Project ups diabetic retinopathy screening in primary care

Key Takeaways

  • Using mobile diabetic retinopathy (DR) screening units in a primary care setting increased DR screening rates, and also increased knowledge and awareness of DR in adults with type 2 diabetes, according to a study.
  • The authors conclude that primary care settings can increase access to DR screening through a patient-centered process and thereby help to prevent irreversible outcomes of DR and improve quality of life.

A quality improvement (QI) project using mobile DR screening units in a primary care setting increased DR screening rates, and also increased knowledge and awareness of DR in adults with type 2 diabetes (T2D), according to a study published in the journal Clinical Diabetes. The 5-month QI project was implemented at a primary care clinic in a small North Carolina town that encompassed several diverse communities. The clinic partnered with a local accountable care organization (ACO) that contracts with commercial insurers and Medicare to provide patients with standard of care services. Approximately 2000 (13%) of the clinic’s adult patients have T2D and nearly half are insured and contracted with that ACO. A sample of 100 adult patients with T2D met inclusion criteria and 46 participated in DR screening, performed by ACO employees using hand-held cameras. The study found that average DR screening rate increased to 52.1% during the 5-month implementation period, from 45.3% during the prior 3 months. This represented a 15% improvement, achieving the project’s first aim. In addition, mean questionnaire DR knowledge scores improved from 81.5% pre- to 88.6% post-screening. In the questionnaire, 83% of patients responded that completing DR screening in their primary care provider’s office was convenient and preferable over other settings.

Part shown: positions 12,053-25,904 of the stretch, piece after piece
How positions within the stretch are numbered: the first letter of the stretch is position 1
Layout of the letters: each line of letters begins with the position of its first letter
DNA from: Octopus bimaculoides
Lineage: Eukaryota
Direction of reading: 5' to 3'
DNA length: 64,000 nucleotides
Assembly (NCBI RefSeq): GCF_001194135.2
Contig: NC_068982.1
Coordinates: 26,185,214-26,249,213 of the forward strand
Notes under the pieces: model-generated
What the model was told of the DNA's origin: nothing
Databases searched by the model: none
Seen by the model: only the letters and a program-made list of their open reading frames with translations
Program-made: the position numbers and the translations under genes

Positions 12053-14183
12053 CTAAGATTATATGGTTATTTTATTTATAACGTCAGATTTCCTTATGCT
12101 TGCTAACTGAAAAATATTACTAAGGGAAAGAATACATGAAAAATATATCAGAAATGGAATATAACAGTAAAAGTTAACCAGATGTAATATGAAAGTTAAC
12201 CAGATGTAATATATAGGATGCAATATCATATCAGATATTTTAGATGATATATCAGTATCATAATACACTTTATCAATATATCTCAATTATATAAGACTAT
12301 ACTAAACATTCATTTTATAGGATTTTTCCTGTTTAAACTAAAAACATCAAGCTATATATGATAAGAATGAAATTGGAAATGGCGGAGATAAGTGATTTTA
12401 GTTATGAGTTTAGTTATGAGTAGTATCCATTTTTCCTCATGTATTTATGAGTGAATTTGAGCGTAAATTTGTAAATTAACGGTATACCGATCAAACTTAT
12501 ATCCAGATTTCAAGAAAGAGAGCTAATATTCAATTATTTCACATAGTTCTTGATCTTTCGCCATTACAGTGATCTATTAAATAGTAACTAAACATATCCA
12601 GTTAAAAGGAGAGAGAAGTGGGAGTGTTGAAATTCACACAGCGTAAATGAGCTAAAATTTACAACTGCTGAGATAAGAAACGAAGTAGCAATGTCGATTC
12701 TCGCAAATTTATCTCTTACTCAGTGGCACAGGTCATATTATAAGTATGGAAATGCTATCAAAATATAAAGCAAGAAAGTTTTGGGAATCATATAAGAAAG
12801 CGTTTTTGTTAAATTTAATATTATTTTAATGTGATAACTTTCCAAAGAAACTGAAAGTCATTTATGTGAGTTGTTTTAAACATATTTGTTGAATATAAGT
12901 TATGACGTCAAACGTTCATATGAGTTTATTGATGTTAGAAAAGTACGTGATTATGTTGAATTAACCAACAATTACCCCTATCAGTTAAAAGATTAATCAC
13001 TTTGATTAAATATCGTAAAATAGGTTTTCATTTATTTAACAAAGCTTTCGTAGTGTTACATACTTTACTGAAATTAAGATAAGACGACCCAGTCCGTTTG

The authors write, “This project addressed gaps of care and demonstrated that primary care settings can increase access to DR screening through a patient-centered process and thereby help to prevent irreversible outcomes of DR and improve quality of life.” Limitations of the study include small sample size, the use of insured patients only, and short project duration. 

Source: Miriam Tucker, Medscape Medical News, November 6, 2023; see source article